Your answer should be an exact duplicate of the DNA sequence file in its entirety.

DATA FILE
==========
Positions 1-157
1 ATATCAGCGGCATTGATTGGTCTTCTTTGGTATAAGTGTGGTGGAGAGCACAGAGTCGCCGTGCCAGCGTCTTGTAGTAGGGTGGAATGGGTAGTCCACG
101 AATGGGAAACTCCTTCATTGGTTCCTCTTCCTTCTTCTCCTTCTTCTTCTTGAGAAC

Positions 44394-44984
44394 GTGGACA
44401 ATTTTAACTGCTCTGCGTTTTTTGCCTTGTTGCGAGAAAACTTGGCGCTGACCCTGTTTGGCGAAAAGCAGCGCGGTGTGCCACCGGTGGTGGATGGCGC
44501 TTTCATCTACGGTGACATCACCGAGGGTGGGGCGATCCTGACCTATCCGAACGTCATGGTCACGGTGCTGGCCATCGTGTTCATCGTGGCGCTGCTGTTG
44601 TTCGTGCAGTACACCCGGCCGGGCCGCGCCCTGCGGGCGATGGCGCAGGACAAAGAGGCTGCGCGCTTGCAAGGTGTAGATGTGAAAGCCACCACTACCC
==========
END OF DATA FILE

Positions 1-157
1 ATATCAGCGGCATTGATTGGTCTTCTTTGGTATAAGTGTGGTGGAGAGCACAGAGTCGCCGTGCCAGCGTCTTGTAGTAGGGTGGAATGGGTAGTCCACG
101 AATGGGAAACTCCTTCATTGGTTCCTCTTCCTTCTTCTCCTTCTTCTTCTTGAGAAC

Positions 44394-44984
44394 GTGGACA
44401 ATTTTAACTGCTCTGCGTTTTTTGCCTTGTTGCGAGAAAACTTGGCGCTGACCCTGTTTGGCGAAAAGCAGCGCGGTGTGCCACCGGTGGTGGATGGCGC
44501 TTTCATCTACGGTGACATCACCGAGGGTGGGGCGATCCTGACCTATCCGAACGTCATGGTCACGGTGCTGGCCATCGTGTTCATCGTGGCGCTGCTGTTG
44601 TTCGTGCAGTACACCCGGCCGGGCCGCGCCCTGCGGGCGATGGCGCAGGACAAAGAGGCTGCGCGCTTGCAAGGTGTAGATGTGAAAGCCACCACTACCC